Launched in 1996, the BSO's website, bso.org, is the largest and most-visited orchestral website in the United States, receiving approximately 10 million visitors annually on its full site as well as its smart phone-/mobile device-friendly web format. The BSO is also on Facebook and Twitter, and video content from the BSO is available on YouTube. An expansion of the BSO's educational activities has also played a key role in strengthening the orchestra's commitment to, and presence within, its surrounding communities. Through its Education and Community Engagement programs, the BSO provides individuals of all backgrounds the opportunity to develop and build relationships with the BSO and orchestral music. In addition, the BSO offers a variety of free educational programs at Symphony Hall and Tanglewood, as well as special initiatives aimed at attracting young audience members.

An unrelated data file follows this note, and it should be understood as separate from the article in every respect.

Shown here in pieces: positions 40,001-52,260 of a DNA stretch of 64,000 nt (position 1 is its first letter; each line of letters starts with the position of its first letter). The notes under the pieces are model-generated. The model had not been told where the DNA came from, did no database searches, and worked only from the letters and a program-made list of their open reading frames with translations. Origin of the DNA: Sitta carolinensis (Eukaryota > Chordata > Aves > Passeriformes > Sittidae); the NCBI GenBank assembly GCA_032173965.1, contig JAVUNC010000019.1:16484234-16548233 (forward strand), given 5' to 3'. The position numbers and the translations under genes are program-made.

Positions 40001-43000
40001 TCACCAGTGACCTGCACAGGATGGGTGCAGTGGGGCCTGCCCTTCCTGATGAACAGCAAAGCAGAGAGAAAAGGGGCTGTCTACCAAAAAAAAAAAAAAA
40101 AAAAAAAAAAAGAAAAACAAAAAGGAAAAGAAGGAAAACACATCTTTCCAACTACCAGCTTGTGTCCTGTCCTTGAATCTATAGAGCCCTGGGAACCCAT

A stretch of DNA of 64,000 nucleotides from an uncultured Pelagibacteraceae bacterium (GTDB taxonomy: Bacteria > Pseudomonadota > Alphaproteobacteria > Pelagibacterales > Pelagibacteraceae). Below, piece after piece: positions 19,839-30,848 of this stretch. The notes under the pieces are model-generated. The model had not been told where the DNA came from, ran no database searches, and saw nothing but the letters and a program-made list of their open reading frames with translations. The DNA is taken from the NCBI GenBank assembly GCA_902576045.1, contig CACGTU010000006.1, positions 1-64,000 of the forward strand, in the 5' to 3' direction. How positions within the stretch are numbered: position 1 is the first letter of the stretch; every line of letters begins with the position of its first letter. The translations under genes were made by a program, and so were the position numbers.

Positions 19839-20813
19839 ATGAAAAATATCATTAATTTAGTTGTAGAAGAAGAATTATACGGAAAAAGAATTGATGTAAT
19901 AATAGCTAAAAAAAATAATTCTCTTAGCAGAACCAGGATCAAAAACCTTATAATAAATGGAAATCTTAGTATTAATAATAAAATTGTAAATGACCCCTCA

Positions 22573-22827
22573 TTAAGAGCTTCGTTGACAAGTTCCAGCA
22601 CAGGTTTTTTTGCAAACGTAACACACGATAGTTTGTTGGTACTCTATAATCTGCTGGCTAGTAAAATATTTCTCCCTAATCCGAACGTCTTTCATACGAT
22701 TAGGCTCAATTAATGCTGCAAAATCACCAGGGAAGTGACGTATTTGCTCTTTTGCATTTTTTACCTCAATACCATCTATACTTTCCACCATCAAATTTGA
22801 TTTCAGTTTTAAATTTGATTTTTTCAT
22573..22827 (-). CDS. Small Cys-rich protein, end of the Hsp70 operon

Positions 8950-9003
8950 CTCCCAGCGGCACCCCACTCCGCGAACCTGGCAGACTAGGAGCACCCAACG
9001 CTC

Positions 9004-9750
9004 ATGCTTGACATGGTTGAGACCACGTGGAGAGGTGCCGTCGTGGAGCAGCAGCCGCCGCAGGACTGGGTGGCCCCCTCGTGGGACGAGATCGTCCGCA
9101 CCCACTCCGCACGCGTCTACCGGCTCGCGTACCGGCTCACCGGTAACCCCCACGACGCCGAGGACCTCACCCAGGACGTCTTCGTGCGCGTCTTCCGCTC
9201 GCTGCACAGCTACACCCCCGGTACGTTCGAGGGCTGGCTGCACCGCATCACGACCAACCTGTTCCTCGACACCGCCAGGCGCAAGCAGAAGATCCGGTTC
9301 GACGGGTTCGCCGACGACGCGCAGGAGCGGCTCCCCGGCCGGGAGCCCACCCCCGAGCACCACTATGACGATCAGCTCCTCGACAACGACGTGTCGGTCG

The Boston Symphony Orchestra gave its inaugural concert on October 22, 1881, under Georg Henschel, who remained as conductor until 1884. For nearly twenty years, BSO concerts were held in the old Boston Music Hall; Symphony Hall, one of the world's most revered concert halls, opened on October 15, 1900. Henschel was succeeded by the German-born and -trained conductors Wilhelm Gericke, Arthur Nikisch, Emil Paur,and Max Fiedler, culminating in the appointment of the legendary Karl Muck, who served two tenures, 1906-08 and 1912-18. In 1915 the orchestra made its first transcontinental trip, playing thirteen concerts at the Panama-Pacific International Exposition in San Francisco. Henri Rabaud, engaged as conductor in 1918, was succeeded a year later by Pierre Monteux. These appointments marked the beginning of a French tradition maintained, even during the Russian-born Serge Koussevitzky's tenure (1924-49), with the employment of many French-trained musicians.